"He didn't say that thalassaemia might come up" - β-thalassaemia carriers' experiences and attitudes

J Community Genet. 2013 Apr;4(2):223-32. doi: 10.1007/s12687-012-0136-7. Epub 2013 Jan 13.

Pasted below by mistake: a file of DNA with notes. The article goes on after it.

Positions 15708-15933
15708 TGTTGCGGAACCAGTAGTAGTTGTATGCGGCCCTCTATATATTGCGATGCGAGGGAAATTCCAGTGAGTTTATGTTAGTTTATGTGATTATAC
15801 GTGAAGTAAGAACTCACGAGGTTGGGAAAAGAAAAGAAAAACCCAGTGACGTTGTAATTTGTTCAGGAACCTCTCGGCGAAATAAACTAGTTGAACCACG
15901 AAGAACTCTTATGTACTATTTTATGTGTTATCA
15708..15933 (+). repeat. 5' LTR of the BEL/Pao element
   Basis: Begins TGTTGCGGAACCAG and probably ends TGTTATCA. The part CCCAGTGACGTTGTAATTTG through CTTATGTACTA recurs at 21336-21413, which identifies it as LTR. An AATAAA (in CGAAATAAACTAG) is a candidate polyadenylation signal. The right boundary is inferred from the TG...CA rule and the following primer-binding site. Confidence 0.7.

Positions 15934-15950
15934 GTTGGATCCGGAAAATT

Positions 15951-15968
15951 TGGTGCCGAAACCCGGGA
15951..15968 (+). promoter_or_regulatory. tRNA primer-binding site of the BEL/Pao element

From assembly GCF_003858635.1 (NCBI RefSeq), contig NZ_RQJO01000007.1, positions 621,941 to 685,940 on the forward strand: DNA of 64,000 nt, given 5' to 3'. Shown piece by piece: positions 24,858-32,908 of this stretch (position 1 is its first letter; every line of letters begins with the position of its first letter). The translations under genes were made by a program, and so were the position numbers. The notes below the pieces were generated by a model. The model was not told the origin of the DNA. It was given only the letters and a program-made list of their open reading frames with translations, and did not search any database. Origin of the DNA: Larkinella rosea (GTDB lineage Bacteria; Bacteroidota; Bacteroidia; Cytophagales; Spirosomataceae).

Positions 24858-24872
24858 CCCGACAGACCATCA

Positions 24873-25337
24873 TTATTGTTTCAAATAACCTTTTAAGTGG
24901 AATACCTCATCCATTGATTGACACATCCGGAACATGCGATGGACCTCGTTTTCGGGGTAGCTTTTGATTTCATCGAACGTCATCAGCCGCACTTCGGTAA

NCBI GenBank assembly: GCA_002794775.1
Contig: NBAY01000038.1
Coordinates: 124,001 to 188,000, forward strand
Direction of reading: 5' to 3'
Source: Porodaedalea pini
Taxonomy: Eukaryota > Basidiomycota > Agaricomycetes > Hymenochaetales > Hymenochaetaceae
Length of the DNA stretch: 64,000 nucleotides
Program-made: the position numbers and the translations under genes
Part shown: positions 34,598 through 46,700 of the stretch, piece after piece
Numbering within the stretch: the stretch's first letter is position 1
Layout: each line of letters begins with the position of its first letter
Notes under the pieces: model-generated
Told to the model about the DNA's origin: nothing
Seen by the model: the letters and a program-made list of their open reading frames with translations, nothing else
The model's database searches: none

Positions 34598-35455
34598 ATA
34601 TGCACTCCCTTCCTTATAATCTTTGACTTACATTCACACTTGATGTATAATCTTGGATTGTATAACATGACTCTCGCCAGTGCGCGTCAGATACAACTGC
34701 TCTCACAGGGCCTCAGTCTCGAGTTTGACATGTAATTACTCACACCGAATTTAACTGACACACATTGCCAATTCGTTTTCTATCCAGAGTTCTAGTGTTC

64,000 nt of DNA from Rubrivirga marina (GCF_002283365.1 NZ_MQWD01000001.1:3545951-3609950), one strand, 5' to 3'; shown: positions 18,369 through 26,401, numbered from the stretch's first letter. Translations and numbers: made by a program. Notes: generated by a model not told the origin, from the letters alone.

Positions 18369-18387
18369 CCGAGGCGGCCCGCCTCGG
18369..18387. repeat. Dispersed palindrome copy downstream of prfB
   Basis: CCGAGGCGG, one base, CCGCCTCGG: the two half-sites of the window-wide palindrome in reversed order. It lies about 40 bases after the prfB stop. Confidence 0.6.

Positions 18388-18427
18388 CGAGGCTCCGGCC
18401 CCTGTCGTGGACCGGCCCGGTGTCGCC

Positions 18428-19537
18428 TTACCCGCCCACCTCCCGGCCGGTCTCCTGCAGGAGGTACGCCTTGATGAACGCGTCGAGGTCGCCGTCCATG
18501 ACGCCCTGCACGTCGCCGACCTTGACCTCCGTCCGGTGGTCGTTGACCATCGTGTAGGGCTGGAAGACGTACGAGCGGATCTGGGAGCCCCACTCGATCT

Tests for haemoglobinopathy carrier status are the commonest genetic screening tests undertaken internationally. Carrier screening for β-thalassaemia is not coordinated in Victoria, Australia, and is instead incorporated into routine practice where most women are screened antenatally, through a full blood examination (FBE). Little is known about how women are screened for β-thalassaemia in Australia as well as their attitudes towards the screening process. This study was conducted to explore carriers' and carrier couples' experiences of and attitudes towards β-thalassaemia screening in Australia. Semi-structured interviews with 26 recently pregnant female carriers and ten carrier couples of β-thalassaemia were carried out. Interviews were analysed using inductive content analysis. Unexpectedly, more than half of the women had been made aware of their carrier status prior to pregnancy, with FBEs carried out for numerous reasons other than thalassaemia screening. Most women did not recall being told about thalassaemia before notification of their carrier status and therefore did not make a decision about being screened. They were generally accepting for doctors to decide about testing; however, would have preferred to have been made aware of the screening test. Women also reported receiving insufficient information after being notified of their carrier status, leading to misconceptions and confusion. This genetic screening process, incorporated into routine care whereby informed decisions were not being made by patients, was apparently acceptable overall. Based on the results of this study, we make the following recommendations: (1) individuals should be made aware that they are being tested for thalassaemia at least before a specific thalassaemia diagnostic test is performed; (2) current understanding by known carriers of thalassaemia should be assessed and any misconceptions corrected; (3) written information should be provided to carriers; (4) referral of carrier couples to specialists in thalassaemia and genetics is strongly recommended; (5) the term 'carrier of β-thalassaemia' should be used rather than 'thalassaemia minor'.